The following code segment demonstrates how to use CommandLine.cs to execute processes at the command prompt synchronously, in other words, the new process will run in the same thread as the application. If the application calling CommandLine.cs is a Windows Form, then it will freeze and become unusable during the period in which the called process is running.

using BaileySoft.Utility;

private void MyFunction()
{
  // Default Constructor - Create empty CommandLine object
  oCommandLine = new CommandLine();
  
  // Define execution type (Windows - Visible mode is default if undefined)
  oCommandLine.ExecutionContext = ExecutionType.SHELL_EXECUTE_VISIBLE;
  
  // The program to start (required)
  oCommandLine.Path = Path.Combine(Application.StartupPath, "mlgconverter.exe");
  
  // The parameters to send to the program (optional)
  string cFile = Path.Combine(Application.StartupPath, "Fighter - Versus.mlg");  
  oCommandLine.Parameters = String.Format(" export \"{0}\"", cFile);
  
  // The amount of time (in seconds) the process can run (optional)
  oCommandLine.TimeOut = 5;
  
  // Start the process synchronously
  oCommandLine.Execute();
  
  MessageBox.Show("Process is finally completed! It took "
	+ oCommandLine.Runtime.Seconds + " seconds to finish!");
}

Executing Programs in 'Windows Mode'

You'll notice that the Enum object ExecutionType defines 4 constants:

public enum ExecutionType
{
  WINDOWS_EXECUTE_VISIBLE,
  WINDOWS_EXECUTE_HIDDEN,
  SHELL_EXECUTE_HIDDEN,
  SHELL_EXECUTE_VISIBLE
} 

So what's the difference between these 4 modes? Windows Mode (as I am referring to it) is the equivalent of running a program in the Windows run menu (Start > Run). Using Windows mode allows you to fetch the output of the command you executed. If you set WINDOWS_EXECUTE_VISIBLE and that program happens to be a command line program, then the command line will be displayed but its output will be piped into the oCommandLine.ShellOutput property.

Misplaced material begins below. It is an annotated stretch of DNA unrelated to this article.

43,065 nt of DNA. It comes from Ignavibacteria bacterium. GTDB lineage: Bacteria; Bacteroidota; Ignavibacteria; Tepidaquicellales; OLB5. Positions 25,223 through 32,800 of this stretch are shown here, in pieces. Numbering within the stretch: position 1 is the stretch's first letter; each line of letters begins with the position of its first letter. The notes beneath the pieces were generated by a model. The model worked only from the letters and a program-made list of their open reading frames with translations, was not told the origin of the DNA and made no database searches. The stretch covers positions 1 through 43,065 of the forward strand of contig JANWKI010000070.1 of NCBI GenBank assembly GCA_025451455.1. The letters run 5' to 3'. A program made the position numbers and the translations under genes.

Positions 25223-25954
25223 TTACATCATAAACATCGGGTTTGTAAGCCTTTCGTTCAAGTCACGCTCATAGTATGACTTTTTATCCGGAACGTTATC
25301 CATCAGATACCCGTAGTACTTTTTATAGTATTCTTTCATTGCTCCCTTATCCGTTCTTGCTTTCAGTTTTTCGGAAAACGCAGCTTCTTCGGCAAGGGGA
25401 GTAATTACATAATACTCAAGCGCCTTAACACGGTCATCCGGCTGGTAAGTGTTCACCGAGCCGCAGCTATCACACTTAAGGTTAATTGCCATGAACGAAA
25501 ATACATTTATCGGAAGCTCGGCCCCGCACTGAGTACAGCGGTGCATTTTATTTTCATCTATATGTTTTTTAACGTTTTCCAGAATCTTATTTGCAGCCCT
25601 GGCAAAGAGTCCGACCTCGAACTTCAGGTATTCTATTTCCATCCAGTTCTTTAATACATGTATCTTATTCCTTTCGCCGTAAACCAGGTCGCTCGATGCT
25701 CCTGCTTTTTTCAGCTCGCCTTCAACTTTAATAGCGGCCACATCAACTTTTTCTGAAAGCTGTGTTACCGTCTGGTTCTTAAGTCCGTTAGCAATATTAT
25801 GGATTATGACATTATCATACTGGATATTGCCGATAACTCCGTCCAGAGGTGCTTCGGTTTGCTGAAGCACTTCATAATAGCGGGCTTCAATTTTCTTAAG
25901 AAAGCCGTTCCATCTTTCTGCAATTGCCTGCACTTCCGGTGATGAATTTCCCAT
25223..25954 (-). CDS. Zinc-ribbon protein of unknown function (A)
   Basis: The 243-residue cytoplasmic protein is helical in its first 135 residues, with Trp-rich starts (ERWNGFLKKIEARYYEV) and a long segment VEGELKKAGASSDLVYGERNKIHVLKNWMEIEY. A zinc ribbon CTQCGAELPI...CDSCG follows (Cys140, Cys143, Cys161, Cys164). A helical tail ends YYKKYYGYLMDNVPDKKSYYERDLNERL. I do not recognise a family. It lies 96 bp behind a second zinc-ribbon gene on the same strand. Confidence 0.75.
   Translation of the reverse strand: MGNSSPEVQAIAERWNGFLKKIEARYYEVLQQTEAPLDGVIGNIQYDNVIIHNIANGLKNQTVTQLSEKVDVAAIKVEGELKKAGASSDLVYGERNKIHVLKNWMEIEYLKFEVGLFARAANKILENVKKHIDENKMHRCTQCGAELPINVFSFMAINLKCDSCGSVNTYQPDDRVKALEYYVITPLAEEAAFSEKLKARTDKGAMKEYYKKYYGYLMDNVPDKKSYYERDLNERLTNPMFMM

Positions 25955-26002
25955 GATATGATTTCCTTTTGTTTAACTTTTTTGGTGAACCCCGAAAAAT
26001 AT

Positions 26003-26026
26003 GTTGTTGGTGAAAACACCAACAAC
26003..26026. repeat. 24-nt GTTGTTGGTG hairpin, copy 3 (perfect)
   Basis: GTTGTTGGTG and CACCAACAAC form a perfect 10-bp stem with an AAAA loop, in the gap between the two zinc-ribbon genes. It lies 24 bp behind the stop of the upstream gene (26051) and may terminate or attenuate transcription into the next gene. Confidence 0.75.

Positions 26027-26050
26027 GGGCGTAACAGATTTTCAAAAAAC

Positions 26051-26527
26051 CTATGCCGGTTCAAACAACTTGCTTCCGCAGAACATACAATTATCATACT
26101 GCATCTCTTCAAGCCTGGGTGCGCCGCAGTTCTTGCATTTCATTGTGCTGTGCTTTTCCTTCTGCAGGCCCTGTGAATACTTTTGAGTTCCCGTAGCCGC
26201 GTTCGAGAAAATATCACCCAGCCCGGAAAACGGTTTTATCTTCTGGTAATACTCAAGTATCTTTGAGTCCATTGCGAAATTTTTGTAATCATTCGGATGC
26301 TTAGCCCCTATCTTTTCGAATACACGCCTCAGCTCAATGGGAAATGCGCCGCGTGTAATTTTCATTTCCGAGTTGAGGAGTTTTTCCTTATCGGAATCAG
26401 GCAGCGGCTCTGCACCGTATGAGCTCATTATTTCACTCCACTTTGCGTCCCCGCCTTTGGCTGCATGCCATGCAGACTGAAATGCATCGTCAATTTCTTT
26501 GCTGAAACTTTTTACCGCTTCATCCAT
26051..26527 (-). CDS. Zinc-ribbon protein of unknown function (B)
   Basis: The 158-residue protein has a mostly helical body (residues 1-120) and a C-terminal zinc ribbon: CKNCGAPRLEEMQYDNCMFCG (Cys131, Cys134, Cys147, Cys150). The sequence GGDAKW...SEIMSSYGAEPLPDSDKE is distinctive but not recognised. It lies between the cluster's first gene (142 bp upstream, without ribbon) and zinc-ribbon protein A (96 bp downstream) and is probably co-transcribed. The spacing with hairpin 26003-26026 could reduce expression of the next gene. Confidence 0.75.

Windows Mode Vs. Shell Mode

So what mode should you use? That depends entirely on your requirements. Generally speaking, I would use SHELL_EXECUTE_VISIBLE if you want to actually display the command shell on screen with the output in the shell visible to your users.

If you don't want to display the shell onscreen and you don't care about getting the shell output, then use SHELL_EXECUTE_HIDDEN, which will run behind the scenes in hidden mode. However, If you need to get the shell output, for example to search a ping for the string 'Replied', then you will want to use WINDOWS_EXECUTE_HIDDEN.

If you select WINDOWS_EXECUTE_VISIBLE, then the called program will be displayed to the user but its output will be piped into the ShellOutput property and you should display that string in a TextBox (if you want to display the results to the user).

What about Windows Commands like Ping, Netstat, Netdom, etc.

This is a little confusing, so bear with me. If you want to run internal Windows programs like ping.exe, netstat.exe, etc., you can't define the path to the actual program (e.g., C:\Windows\System32\NETSTAT.EXE), you must define the Path as "cmd.exe" and define the command to run as a parameter:

oCommandLine.Path = "cmd.exe";
oCommandLine.Parameters = "/C ping www.google.com"; 

Don't Forget the Rules of the Command Line

NOTE: Don't forget that if you use either of the SHELL modes, then you need to comply with the rules of the shell. For example, if one of your parameters is a file path and that path has spaces in it, you need to enclose it in quotation marks. As you can see from the included sample, we are calling a shell application called mlgconverter with parameters: